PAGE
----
Sunday, October 05, 2008

How American greed collapsed the financial system

In the USA in 1998, many people decided that real estate was very cheap. At the same time, Wall Street was making it easier for buyers to get loans.

Since most of these loans go to people wanting to buy a house, they come with higher interest rates — even if they’re disguised by low initial rates — and thus higher returns. These mortgages packaged together and bundled into investments, often known as collateralized debt obligations(CDO).

Investors then boosted their returns through leverage. For example they made a $100 million bet with only $1 million of their own money and $99 million in debt(backed by a CDO). If the value of the investment rose to just $101 million, the investors would double their money.

Similarly the American home buyer did the same thing, by putting little money down on new houses. The Fed helped make it all possible, sharply reducing interest rates, to prevent a double-dip recession after the technology bust of 2000, and then keeping them low for several years

All these investments, of course, were highly risky. Higher returns always come with greater risk. People assumed that that the usual rules didn’t apply because home prices nationwide had never fallen before. Based on that idea, prices rose ever higher — so high, that they appeared riduclous when compared with real wages.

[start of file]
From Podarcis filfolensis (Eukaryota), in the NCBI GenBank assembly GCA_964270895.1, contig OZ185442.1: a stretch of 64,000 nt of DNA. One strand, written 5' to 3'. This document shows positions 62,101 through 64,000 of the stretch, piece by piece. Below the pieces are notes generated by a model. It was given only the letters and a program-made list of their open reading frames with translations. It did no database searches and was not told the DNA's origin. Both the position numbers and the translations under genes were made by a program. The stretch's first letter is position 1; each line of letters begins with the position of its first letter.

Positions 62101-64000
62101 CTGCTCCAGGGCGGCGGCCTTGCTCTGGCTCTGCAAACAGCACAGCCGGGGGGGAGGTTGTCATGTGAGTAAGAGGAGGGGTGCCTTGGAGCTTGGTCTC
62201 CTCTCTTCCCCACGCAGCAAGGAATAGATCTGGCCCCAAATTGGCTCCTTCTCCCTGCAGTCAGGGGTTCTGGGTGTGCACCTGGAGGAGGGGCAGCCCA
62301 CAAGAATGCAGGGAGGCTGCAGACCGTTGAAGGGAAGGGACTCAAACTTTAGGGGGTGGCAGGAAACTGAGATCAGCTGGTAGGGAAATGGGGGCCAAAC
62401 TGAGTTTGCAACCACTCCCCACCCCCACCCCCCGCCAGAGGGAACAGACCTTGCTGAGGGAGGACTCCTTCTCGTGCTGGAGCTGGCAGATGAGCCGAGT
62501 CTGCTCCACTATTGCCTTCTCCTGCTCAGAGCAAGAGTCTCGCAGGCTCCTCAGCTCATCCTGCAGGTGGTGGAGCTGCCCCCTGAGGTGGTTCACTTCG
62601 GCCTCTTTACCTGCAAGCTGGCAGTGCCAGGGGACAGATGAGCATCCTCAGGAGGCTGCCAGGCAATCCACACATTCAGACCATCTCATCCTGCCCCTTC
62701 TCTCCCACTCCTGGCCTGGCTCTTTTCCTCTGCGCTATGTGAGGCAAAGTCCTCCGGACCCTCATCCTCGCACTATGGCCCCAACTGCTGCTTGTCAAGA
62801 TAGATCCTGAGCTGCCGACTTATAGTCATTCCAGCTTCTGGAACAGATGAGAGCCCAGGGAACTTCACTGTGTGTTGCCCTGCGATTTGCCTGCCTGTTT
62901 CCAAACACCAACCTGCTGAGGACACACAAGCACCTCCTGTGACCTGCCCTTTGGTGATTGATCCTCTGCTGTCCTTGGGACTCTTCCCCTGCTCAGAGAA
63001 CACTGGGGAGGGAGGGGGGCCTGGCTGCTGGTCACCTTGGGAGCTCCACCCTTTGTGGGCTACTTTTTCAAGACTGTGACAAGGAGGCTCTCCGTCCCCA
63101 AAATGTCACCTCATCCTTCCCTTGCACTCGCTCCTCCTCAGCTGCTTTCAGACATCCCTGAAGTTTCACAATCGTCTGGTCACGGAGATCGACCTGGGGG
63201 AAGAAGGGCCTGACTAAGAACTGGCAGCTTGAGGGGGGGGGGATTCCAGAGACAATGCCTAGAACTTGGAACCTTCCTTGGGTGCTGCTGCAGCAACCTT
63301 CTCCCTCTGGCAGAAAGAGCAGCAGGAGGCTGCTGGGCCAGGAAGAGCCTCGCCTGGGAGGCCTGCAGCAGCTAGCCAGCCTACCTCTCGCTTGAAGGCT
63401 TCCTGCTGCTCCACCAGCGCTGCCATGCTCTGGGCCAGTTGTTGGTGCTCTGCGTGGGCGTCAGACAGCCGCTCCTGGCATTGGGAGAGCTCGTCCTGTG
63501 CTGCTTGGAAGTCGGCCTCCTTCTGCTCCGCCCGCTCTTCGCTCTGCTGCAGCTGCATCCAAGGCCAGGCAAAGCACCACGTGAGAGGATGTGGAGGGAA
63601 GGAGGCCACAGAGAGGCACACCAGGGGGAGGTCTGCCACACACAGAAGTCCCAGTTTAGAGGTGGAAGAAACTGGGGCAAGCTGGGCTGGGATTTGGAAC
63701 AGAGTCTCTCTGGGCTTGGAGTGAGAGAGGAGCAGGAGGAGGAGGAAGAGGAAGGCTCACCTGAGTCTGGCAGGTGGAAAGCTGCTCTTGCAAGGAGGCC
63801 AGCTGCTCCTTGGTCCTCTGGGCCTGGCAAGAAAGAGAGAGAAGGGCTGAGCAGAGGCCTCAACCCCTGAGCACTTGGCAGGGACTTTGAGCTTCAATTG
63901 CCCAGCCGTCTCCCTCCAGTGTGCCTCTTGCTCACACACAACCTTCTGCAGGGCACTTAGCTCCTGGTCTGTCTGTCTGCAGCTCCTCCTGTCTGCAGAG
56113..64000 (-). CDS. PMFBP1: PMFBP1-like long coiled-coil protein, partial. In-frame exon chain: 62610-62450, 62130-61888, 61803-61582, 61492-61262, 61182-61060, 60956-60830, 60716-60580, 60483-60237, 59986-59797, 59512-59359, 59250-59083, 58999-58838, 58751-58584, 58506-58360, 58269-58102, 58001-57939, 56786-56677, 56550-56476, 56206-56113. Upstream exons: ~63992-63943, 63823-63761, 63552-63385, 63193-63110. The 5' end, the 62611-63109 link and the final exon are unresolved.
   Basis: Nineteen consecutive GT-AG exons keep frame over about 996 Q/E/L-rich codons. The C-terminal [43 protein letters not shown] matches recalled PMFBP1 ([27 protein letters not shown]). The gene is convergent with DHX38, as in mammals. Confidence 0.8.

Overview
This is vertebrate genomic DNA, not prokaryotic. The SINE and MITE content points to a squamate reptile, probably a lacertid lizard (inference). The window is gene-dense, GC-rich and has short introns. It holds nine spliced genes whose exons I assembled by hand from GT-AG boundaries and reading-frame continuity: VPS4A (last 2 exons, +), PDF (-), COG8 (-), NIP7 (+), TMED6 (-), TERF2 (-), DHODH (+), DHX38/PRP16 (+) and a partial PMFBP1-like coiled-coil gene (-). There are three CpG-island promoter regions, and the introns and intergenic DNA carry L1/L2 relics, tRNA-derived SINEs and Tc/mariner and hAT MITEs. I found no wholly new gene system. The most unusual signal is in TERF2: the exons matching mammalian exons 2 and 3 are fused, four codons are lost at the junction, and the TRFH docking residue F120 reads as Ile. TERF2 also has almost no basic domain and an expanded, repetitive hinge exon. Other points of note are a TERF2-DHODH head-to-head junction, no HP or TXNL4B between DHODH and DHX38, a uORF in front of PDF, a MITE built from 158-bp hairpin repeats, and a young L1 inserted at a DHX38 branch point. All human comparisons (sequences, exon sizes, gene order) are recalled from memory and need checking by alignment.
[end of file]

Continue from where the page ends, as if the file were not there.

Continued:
Then what happened....

The American home seemed so lucrative and easy money that all the banks in the global financial system ended up owning a piece of it. In a strategy to distribute risk many banks sold complex insurance policies on the mortgage debt. That meant that they would now have to pay up in case the mortgage owner defaults

If that $100 million investment I described above were to lose just $1 million of its value, the investor who put up only $1 million would lose everything.

This is the fear that is crippling the financial market these days. Banks dont seem to think they can lend to each other because no one knows how much a bank is leveraged. Uncertainity is the worst thing for markets so investors are losing confidence. This is bringing down the market.

With so many small investors invested in the market through retirement funds, brokerage accounts this is bound to effect the common man on the street. With a declining net worth and lack of credit it is difficult for the American consumer to purchase products leading to low earnings for non-financial companies.

American markets are caught in this vicious circle and rather than only blaming folks on wall street people must also realize that spending beyond your means always leads to financial trouble.